Franchise crackdown following damning Senate report
The report makes 71 recommendations to help curb bad behaviour.
A Senate inquiry into the operation and effectiveness of the Franchising Code of Conduct has called for a serious and immediate overhaul of the franchise sector to eradicate exploitative behaviour and improve accountability, according to its report which was finally released today.
The report, which had already been delayed four times, made 71 recommendations overall, and also called for the creation of a franchise taskforce to oversee the proposed changes. It also suggested the ACCC be given more power to police behaviour in the franchise sector, despite criticising the regulator, as well as ASIC, for past failures to act.
While the committee was damning in its report, many of its recommendations are subject to the creation of the taskforce, which would need to be established by the government.
The major findings
Among these recommendations is the introduction of a public franchise register to hold disclosure agreements and template franchise agreements in an attempt to add transparency to the relationship between franchisors and franchisees.
Franchise fee misuse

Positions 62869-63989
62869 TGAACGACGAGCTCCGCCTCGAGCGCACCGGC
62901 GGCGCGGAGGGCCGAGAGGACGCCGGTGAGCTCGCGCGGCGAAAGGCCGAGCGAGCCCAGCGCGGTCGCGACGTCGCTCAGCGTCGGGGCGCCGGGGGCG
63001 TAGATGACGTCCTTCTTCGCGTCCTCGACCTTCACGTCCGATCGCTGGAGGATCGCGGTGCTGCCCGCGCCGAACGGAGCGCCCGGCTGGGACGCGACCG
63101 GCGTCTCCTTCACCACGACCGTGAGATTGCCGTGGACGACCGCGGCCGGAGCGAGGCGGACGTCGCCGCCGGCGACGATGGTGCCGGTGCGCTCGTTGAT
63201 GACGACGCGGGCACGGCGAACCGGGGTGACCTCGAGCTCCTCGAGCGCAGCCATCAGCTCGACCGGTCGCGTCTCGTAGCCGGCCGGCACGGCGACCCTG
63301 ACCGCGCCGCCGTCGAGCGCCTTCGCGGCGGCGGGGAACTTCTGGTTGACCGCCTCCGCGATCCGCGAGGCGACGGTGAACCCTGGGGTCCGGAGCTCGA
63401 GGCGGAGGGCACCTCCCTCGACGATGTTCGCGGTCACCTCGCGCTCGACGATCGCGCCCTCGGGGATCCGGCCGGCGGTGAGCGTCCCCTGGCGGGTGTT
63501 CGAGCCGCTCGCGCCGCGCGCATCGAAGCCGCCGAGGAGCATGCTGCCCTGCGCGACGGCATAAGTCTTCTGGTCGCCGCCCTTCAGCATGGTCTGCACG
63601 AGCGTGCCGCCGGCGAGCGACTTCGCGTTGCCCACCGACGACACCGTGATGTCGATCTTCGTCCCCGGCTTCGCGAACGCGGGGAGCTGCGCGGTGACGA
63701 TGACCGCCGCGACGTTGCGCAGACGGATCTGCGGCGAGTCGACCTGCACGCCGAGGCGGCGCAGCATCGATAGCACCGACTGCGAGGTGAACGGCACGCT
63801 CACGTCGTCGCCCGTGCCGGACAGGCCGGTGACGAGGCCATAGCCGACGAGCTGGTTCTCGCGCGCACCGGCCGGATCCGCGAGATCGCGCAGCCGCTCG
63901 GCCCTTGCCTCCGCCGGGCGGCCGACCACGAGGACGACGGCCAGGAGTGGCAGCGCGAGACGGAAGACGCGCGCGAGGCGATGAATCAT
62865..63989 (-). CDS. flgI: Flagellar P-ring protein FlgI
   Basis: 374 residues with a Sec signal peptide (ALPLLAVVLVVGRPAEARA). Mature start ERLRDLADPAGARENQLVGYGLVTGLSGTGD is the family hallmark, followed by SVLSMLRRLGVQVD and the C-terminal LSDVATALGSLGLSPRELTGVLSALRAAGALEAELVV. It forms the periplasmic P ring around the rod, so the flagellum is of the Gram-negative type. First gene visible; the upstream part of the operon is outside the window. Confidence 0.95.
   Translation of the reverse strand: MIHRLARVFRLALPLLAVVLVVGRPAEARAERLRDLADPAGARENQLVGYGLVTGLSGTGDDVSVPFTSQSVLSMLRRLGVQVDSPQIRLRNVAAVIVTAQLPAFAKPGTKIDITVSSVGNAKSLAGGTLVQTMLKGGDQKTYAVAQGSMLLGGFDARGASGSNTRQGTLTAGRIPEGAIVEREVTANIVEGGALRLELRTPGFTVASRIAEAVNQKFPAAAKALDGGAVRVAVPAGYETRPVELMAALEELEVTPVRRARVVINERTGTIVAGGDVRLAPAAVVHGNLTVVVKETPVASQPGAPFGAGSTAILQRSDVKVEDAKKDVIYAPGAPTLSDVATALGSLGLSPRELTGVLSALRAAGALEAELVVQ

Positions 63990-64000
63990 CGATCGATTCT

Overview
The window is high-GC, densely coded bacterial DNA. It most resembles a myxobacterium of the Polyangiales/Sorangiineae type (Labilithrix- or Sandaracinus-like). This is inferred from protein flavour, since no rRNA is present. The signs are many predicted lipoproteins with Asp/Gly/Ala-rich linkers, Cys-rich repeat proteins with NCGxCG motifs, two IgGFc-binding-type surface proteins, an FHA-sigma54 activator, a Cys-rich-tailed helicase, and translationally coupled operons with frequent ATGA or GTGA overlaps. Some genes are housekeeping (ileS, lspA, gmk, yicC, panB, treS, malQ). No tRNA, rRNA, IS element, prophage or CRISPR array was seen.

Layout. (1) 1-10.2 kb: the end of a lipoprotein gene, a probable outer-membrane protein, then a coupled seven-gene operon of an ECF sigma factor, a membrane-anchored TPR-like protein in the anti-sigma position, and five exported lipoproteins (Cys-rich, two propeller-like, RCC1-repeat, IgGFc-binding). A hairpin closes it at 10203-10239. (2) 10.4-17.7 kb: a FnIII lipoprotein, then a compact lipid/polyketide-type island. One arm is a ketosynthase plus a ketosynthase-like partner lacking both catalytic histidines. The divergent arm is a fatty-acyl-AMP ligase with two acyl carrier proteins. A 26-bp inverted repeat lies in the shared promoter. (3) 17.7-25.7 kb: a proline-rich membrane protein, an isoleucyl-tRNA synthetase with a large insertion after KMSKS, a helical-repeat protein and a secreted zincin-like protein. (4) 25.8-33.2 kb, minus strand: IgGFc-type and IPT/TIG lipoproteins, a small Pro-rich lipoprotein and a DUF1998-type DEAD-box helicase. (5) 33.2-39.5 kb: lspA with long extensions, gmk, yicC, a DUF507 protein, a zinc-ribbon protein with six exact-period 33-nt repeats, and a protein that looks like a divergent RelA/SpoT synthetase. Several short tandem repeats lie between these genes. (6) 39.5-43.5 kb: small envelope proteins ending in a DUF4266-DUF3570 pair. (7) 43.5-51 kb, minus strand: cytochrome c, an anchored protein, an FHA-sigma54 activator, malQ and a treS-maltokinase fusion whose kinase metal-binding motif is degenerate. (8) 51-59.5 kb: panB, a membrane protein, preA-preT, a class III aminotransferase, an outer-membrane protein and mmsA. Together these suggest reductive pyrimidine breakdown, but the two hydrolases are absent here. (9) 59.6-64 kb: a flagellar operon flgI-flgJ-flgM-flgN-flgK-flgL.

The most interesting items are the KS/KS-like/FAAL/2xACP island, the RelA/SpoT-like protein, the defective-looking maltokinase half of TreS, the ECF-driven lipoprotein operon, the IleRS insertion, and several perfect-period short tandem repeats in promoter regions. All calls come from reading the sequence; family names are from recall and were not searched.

A major focus was on the use of franchise fees, which are paid to the franchisor to ostensibly cover marketing and advertising. Following allegations that franchisors, including the Retail Food Group, were using the fees to pay for other things, the report recommends the code of conduct be overhauled to introduce civil penalties for franchisors who have been found to misuse funds, as well as give franchisees access to bank statements to ensure the money is being spent correctly.
The report also recommended that franchisees be given copies of lease disclosure documents and final lease agreements before they signed up for a franchise. Some franchisees had reported being caught unaware of their lease obligations before becoming a franchisee, and the committee also suggested whether the taskforce should make franchisors hold lease money in a trust to make sure it is used for its intended purpose.
With many well-publicised court battles between franchisees and franchisors, the committee targeted an overhaul of the current dispute resolution processes. This would include an option for binding arbitration, and the potential merger of the Office of the Franchising Mediation Adviser with the Australian Small Business and Family Enterprise Ombudsman.
In an effort to address reports of franchisors using court action to intimidate franchisees, the report recommends that franchisors be forced to prove their disputes cannot be resolved through mediation before pursuing other legal avenues.